Within the reporting period, two journalists were found guilty of participating in the street action which they covered; it became known how many informational materials were examined by the commission on extremism; and state agencies kept answering to BAJ what they thought about websites blocking in the last decade of December.
As became known on January 28, the journalist from Homel Larysa Shchyrakova and cameraman Kastus Zhukouski were fined 900 000 rubles each under charges of violating the procedure of holding mass events (23.34 of the Administrative Code).
The administrative case was heard in absentia by the Svetlahorsk district court. The judicial rulings, dated January 23, were sent to the journalist by post on January 28.
The case dealt with a picket staged on November 25 in Svetlahorsk: Yury Liashenka, who moves in a wheel chair, staged a one-man picket in front of the local executive committee, demanding to start capital repair works of his house. Before he managed to unwrap the banner, an ambulance appeared. He was forcefully brought to a hospital, where he was given an injection, and then the police drew up a report for violation of holding the procedure of holding mass events. He was fined for two basic amounts. The journalists reported about the picket in the media.
On January 16, the journalist was questioned. Larysa Shchyrakova confirmed she had known about the picket before and came to Svetlahorsk intentionally to report about the picket. She knew the picket had not been sanctioned by the local authorities. She underlined she did not take part in the picket, but only covered it as a journalist. She only helped the activist to get into the car, because he had troubles with his health. The journalist says that the two-page ruling has been sent only on one page, so she suspects the mistake was made intentionally for the journalists to miss the deadline for appeal.
On January 29, BAJ received replies from the Ministry of Home Affairs and from the Operative Analytical Center regarding troubles with access to several websites at the end of December.
We remind that BAJ requested information from the official agencies on December 22; websites naviny.by, charter97.org, udf.by, gazetby.com and some others had experienced troubles with access since December 19. BAJ requested to hold an inquiry, restore access and bring trouble-makers to responsibility.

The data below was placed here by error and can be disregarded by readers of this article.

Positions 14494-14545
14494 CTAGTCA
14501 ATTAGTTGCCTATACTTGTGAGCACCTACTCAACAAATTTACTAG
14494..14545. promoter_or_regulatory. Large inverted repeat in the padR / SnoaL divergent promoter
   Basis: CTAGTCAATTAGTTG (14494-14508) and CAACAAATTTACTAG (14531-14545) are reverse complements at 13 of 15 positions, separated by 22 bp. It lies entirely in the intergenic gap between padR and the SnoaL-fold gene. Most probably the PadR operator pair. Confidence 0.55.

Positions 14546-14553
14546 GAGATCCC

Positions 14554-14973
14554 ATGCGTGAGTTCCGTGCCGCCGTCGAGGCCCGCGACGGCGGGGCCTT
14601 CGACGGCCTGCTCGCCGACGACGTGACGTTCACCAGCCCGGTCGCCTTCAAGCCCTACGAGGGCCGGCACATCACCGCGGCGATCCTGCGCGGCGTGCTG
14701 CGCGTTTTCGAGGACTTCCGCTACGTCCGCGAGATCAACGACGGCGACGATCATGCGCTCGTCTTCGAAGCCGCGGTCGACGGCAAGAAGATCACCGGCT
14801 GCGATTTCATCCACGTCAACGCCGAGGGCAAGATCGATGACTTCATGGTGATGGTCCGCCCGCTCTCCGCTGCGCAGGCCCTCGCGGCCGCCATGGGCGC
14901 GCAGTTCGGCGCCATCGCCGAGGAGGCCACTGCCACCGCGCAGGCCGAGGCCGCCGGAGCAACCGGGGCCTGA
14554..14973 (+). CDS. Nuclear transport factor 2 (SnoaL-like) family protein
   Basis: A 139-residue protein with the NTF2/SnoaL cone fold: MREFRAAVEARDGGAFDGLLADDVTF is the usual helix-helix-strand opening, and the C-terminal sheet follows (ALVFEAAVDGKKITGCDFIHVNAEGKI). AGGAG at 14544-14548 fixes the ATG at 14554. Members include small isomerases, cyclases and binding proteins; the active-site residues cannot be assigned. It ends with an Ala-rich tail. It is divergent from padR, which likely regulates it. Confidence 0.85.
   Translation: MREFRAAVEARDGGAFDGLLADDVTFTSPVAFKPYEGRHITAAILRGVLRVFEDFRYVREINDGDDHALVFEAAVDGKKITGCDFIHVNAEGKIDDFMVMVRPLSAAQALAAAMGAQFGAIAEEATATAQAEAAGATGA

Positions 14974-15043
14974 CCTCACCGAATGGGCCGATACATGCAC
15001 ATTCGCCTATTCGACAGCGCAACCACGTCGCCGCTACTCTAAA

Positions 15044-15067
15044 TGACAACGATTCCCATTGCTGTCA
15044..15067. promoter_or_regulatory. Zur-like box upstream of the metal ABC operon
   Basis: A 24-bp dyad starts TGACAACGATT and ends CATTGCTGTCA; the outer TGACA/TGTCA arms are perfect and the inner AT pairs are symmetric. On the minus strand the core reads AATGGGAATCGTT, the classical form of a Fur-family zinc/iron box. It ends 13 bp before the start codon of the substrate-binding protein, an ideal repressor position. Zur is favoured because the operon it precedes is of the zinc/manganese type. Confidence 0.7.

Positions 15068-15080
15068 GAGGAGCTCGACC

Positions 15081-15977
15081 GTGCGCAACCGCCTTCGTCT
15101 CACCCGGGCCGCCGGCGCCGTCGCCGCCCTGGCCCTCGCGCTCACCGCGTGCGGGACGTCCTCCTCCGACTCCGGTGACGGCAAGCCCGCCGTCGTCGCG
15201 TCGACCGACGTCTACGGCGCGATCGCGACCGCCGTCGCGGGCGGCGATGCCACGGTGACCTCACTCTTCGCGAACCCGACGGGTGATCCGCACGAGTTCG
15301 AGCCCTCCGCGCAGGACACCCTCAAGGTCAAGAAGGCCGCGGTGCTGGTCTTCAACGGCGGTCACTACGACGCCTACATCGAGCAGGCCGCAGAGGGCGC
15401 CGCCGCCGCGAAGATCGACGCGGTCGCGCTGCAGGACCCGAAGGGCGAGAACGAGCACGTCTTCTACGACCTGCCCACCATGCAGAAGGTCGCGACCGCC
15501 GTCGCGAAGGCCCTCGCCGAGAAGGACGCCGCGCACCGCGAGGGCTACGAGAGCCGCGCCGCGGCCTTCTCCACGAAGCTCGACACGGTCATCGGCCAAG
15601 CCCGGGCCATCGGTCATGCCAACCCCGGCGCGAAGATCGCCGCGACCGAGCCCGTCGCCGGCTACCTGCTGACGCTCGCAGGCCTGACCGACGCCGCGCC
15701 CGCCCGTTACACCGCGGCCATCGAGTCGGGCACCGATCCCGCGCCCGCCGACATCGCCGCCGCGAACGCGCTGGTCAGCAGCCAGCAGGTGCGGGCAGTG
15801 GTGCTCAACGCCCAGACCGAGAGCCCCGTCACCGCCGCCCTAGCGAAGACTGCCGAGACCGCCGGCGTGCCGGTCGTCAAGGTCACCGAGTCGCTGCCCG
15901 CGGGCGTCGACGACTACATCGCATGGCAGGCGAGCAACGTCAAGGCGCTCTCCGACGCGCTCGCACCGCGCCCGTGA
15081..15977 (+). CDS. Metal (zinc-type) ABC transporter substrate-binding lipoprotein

The OAC replied that it did not take any actions to limit access to the websites mentioned. Besides, operators of data communications network said they had not taken any such actions, either. Operators claim that on December 19 a massive attack on data communications was registered, but defensive measures did not influence the websites’ accessibility.
The department of investigations of IT crimes of the MFA replied that, according to information provided by Beltelecom, there were no restrictions on access to the mentioned websites. The reply says technical resources of the websites are located in foreign states, the USA, Ireland and Russia. The department found it impossible to establish the reasons for the access troubles. The department informed that information about blocking, grounds for such actions can be obtained from the State inspection on electro communications of the Ministry of Communications and Informatization. The inquiry is over because “the events do not bear public danger and do not contain constituents of administrative violations or criminal offence”.
On February 10, the Supreme Court of Belarus heard the appeal of Lohvinau against the decision to fine the bookstore for “illegal entrepreneur’s activities”.
The absence of the registration as a distributor of print products in 2014 ended up with a tax inspection at the end of the year. The tax inspectors sued Lohvinau in Economic Court, which ruled to fine the bookseller 30 basic amounts (5.4 million rubles) for work without registration and to confiscate profits of the year which was claimed to be 961 million rubles.
Lohvinau pleaded for public help to raise the funds to compensate the fine and confiscation. The bookseller said the sum of money was not the profit, but the annual turnover, and the bookstore would go bankrupt, and he might face personal criminal liability. The public and literary community are keeping a marathon of solidarity; almost fourth part of the fine has been collected by now. The bookstore keeps work under another legal entity.